Jones, who played at Ohio State, was the 71st overall pick in the draft in 2019. He has started 29 games in his career, including 13 in 2022 when he had a career-high 47 tackles and tied a career high with 6.5 sacks.

The Seahawks entered the day with just over $20 million in cap space, according to OvertheCap.com, but are expected to release Shelby Harris — a former teammate of Jones’ with Denver before he came to Seattle in the Russell Wilson trade a year ago — to create another $9 million more.

Seattle’s largest contact handed to an outside free agent in terms of per-year average in the the Carroll/Schneider era came a year ago when the Seahawks signed end Uchenna Nwosu to a two-year deal worth up to $19 million, or $9.5 million a year.

The Browns, located in Jones’ hometown, were also reported to have made a serious run at Jones.

Asked why he picked the Seahawks, Jones told NFL reporter Josina Anderson of CBSSports, “I feel like they have the biggest belief in me. They have a really promising team, and I am looking forward to transitioning to that city.”

Jones, who attended St. Ignatius High in Cleveland, where he played just two years of football and also played basketball, became just the third freshman in Ohio State history to start 10 or more games as a defensive lineman in 2016 and went on to be a first-team All-American by College Football News in 2018. He graduated with his degree in sociology that year and then declared for the draft with a season of eligibility remaining.

The news that Jones would sign came more than nine hours after teams were allowed to begin negotiating with free agents — teams can officially sign free agents from other teams on Wednesday at 1 p.m.

Until the news about Jones broke, Seattle had not added anyone, leading to the idea that the Seahawks were keeping with what has been their usual custom in the Carroll/Schneider era of mostly staying out of the opening wave of free agency. And when Seattle has signed free agents, it has usually been to contracts of just one or two years.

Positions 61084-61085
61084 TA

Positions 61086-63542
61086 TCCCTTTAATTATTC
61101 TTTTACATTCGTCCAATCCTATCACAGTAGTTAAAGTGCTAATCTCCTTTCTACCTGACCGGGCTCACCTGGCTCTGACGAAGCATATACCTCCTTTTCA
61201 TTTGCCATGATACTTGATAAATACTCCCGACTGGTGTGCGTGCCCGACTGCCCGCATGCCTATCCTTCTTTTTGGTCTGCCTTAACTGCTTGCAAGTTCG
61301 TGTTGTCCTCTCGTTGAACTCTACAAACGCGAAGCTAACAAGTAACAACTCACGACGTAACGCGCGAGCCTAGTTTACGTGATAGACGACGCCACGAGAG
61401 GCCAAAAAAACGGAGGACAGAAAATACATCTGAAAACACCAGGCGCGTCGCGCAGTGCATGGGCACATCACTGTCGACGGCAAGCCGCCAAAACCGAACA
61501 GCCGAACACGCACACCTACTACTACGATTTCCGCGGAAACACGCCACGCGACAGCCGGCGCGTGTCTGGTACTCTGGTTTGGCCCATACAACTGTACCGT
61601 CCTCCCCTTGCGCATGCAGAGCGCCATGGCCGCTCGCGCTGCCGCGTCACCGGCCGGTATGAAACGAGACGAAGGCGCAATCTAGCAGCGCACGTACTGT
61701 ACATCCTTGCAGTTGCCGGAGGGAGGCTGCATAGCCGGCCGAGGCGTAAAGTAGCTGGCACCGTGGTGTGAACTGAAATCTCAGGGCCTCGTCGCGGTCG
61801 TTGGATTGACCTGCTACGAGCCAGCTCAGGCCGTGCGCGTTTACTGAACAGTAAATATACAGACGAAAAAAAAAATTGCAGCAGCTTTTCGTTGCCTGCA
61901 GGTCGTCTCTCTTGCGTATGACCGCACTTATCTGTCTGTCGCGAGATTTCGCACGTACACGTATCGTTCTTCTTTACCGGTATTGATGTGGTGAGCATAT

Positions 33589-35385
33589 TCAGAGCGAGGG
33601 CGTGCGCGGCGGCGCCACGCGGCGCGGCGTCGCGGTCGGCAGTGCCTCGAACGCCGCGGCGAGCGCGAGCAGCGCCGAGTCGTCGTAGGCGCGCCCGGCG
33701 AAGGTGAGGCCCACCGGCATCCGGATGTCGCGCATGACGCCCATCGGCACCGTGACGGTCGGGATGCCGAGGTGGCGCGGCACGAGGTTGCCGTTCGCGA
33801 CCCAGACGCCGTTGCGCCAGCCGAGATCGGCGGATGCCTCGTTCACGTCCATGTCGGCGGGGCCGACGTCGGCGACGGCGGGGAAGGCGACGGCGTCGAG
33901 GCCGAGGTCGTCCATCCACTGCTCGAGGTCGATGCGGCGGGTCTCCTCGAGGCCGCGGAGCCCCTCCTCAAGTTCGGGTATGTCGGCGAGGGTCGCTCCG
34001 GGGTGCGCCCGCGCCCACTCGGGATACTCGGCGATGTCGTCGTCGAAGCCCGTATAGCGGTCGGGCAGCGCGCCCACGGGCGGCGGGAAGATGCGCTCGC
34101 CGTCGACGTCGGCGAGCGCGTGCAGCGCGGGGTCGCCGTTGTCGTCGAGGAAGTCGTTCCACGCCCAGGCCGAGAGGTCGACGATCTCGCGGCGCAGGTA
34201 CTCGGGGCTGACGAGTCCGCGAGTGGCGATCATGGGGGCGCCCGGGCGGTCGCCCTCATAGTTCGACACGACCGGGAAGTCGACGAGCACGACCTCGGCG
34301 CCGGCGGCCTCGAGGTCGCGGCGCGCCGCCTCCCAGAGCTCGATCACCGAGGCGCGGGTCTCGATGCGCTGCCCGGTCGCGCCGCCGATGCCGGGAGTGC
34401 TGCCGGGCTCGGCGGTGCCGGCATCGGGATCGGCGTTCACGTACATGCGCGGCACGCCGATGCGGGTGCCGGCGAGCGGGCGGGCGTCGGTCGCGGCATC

But getting quarterback Geno Smith to agree to a heavily incentive-laden deal last week that meant a cap hit for 2023 of just $10.1 million helped give the Seahawks the flexibility to make a run at Jones.

Along with the report that Seattle is likely to release Harris, it was also revealed that Cody Barton — the Seahawks’ primary starter at weakside linebacker last year — will sign a one-year contract with Washington. His agent, David Canter, confirmed the news via social media.

That leaves the Seahawks with significant questions at linebacker with middle backer Jordyn Brooks still recovering from an ACL injury suffered Jan. 1 that means he may not be ready for the start of the 2023 season.

That has led to speculation the Seahawks could look to reunite with Bobby Wagner, who will be officially released by the Rams on Wednesday. The Rams have given Wagner permission to negotiate with other teams and Schneider said on his radio show on Seattle Sports 710 last week that he had talked with Wagner about his future.

But several reports Monday stated that Dallas has also contacted Wagner — the Cowboys’ defensive coordinator is Dan Quinn, who was Seattle’s DC during the Super Bowl seasons of 2013 and 2014.

Reported ESPN’s Ed Werder: “The #Cowboys have contacted LB Bobby Wagner about their interest in signing him for the second time in as many years. Seahawks interested too. Source tells me Wagner decision not imminent as both seek to determine his current value.”

Jones’ cap hits had yet to be revealed as of Monday night. How much Seattle has left will also undoubtedly factor in to what it could offer Wagner.